It’s no secret that cross training offers a whole host of benefits for elite athletes. In the pursuit of that Olympic glory, many athletes have turned to Pilates to help them take their sport the next level. Because Pilates offers a balanced, whole-body workout that pulls the mind in line with the physical body, it offers a perfect way for Olympians to add that special something to their regimen, giving them the edge over the competition.
Here are six Olympic athletes who use Pilates to help them go for the gold.
The only female athlete swimming in the open water, 10,000-meter event in Rio, Anderson won Silver in 2012 in London. This year she hopes to take home the gold. Since her Olympic debut four years ago, Haley has graduated from college and now trains full time.
She’s added in Pilates as part of her new, tougher regimen to help her improve the balance and stamina that she needs to beat her rivals. Her race takes almost two hours and is the equivalent of the marathon in swimming. That kind of distance is difficult to imagine, and a regular Pilates workout reinforces the stamina necessary to make it happen.
One of the most prominent Olympians in Rio is Missy Franklin, a swimmer who owns multiple world records and is swimming in her second Olympics in 2016. In London she took home five medals, four gold and a bronze. This year she hopes to add to that tally.
The core building nature of Pilates helps her to swim stronger and with more balance and she credits that work outside of the pool with helping her to dominate in the water. What’s great about Pilates for swimmers is that it encourages movement that stems from the core and flows out. That focus and control helps swimmers extend their motion and move faster through the water. The bodily awareness is also an important aspect for swimmers, who can learn to tweak their movements more effectively and thereby know how to make adjustments that get them to the wall that much faster.
British tennis superstar Andy Murray is well known for his stamina and speed on the court that led him to a gold medal on his home turf in London in 2012. After back surgery in 2014, Murray turned to Pilates to build his core and help him to recover in a positive and balanced way. Today he’s a heavy medal favorite in Rio.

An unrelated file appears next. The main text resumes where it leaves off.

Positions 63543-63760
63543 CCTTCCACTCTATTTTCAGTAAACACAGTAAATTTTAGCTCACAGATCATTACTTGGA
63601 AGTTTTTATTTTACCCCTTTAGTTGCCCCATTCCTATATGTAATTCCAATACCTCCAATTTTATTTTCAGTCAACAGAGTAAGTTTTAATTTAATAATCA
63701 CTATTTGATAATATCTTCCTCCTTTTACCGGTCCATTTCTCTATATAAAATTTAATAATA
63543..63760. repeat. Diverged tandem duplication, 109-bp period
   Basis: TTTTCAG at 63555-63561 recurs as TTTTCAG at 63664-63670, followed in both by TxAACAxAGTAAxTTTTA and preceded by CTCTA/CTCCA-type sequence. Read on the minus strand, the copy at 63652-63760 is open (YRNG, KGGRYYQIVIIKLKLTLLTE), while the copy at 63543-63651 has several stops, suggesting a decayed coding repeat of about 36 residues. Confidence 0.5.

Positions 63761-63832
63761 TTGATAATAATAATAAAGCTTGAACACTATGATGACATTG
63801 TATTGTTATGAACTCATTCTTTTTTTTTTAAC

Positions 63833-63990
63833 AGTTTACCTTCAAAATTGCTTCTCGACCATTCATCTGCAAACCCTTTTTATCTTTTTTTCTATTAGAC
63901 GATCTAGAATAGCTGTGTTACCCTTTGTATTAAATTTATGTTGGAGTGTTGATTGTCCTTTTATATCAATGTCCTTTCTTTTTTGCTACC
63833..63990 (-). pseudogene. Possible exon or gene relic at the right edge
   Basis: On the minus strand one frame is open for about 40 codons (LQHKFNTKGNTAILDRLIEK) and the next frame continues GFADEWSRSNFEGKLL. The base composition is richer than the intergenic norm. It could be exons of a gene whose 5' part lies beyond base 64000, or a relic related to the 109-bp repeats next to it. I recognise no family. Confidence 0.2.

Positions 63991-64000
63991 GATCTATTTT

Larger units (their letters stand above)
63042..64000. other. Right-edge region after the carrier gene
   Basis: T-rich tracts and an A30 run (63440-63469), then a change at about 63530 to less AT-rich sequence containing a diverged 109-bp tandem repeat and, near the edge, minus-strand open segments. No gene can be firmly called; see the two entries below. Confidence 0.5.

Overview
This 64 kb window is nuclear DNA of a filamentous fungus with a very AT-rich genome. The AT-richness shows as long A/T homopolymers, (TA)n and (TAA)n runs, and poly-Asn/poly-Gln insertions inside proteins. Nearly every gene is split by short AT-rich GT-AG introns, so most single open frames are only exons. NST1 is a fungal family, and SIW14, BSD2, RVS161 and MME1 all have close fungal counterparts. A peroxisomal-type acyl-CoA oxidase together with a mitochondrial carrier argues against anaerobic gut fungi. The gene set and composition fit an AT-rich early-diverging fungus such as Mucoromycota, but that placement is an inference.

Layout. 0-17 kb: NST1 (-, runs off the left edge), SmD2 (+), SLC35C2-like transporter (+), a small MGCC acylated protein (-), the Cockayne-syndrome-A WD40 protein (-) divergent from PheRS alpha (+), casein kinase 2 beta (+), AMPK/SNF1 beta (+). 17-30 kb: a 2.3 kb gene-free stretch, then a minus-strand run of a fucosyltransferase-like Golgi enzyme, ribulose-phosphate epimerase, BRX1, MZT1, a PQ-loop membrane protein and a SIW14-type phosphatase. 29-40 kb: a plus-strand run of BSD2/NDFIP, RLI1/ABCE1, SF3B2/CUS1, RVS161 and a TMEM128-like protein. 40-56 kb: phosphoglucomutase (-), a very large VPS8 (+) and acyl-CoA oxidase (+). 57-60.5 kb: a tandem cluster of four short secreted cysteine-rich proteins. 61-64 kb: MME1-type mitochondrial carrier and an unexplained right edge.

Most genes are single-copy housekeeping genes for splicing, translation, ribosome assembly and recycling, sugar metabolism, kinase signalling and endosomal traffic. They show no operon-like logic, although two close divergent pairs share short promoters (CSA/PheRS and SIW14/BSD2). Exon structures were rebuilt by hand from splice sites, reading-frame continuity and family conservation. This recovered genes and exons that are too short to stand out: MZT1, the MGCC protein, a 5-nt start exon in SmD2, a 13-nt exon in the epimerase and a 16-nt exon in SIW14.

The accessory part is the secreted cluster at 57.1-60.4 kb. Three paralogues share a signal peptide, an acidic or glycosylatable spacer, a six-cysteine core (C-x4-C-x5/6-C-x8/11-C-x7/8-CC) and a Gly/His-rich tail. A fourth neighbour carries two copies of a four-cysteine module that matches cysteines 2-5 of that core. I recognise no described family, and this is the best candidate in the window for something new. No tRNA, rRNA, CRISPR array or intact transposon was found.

Murray has been an outspoken advocate of Pilates in the years since his surgery, talking to the Wall Street Journal at length about the benefits Pilates has given him. He’s even been known to take his favorite Pilates instructor with him abroad to keep his training up as he works out overseas. In the aftermath of his back trouble, Pilates has been a central focus of his cross training for tennis. Those same benefits are available to anyone recovering from an injury, as Pilates is a perfect recovery tool.
One of the most decorated female athletes in British history, cyclist Pendleton won gold in Beijing, gold and silver in London. She’s also a member of the European Cycling Hall of Fame. Competing in her fourth Olympics in Rio, she’s added Pilates to her regimen for added balance and improved core strength, two of the most important things for a cyclist to develop.
In a 2012 interview with Marie Claire, Pendleton credited Pilates with helping her to get over back trouble and get back on the cycle. “I’ve been doing Pilates for more than a year, and for me, it’s been a real breakthrough in managing back pain and building my postural muscles.” Cycling is tough on the body, requiring long periods of rigid muscle control at high speeds. The core strength needed to maintain all of that is phenomenal and a regular regimen of Pilates offers a boost to all cyclists, elite or amateur.
Beach volleyball is one of the most highly anticipated sports of the Games, and one of its biggest stars is Kerry Walsh-Jennings. Competing in her fourth Olympics in Rio, Walsh-Jennings won gold medals in Athens, Beijing and London. Her dominance in the sport is difficult to overstate, as she is both a pioneer and a still prominent figure on the sand. She’s set to add to her trophy case in Rio, where she’s a heavy favorite.
She credits Pilates with helping her to regain her strength after giving birth, saying “Pilates gives you such great body awareness. When I got pregnant, I really got into Pilates because I wanted to fix all my asymmetries. I have a new body because of it.” That new body has worked for her and she continues to be an outspoken advocate of Pilates as part of her training.
American diver David Boudia is set to make history once again in Rio. Competing in his third Olympics, Boudia won gold in London on the 10m platform and bronze in the synchronized 10m platform with partner Nick McCrory. In Rio he’s competing with Steele Johnson, a new partner, and has added Pilates to his workout regimen for added flexibility and strength as he goes for the gold once again.
Divers in particular get a lot out of Pilates, as they need a great deal of control to form their movements perfectly. Pilates encourages a bodily awareness that’s hard to beat, something that just isn’t there with other cross training methods. Synchronized diving like that practiced by Boudia requires it even more, as both divers have to simultaneously be aware of their movements and those of their partner.
Begin your Pilates journey
You don’t have to be a world class athlete to get the benefits of Pilates. No matter what your age or skill level, starting a regular Pilates practice can help you to feel better, do more and be healthier. Begin today with a simple, free download of our 100s to Happiness app, a seven day starter package with a new Pilates lesson each day!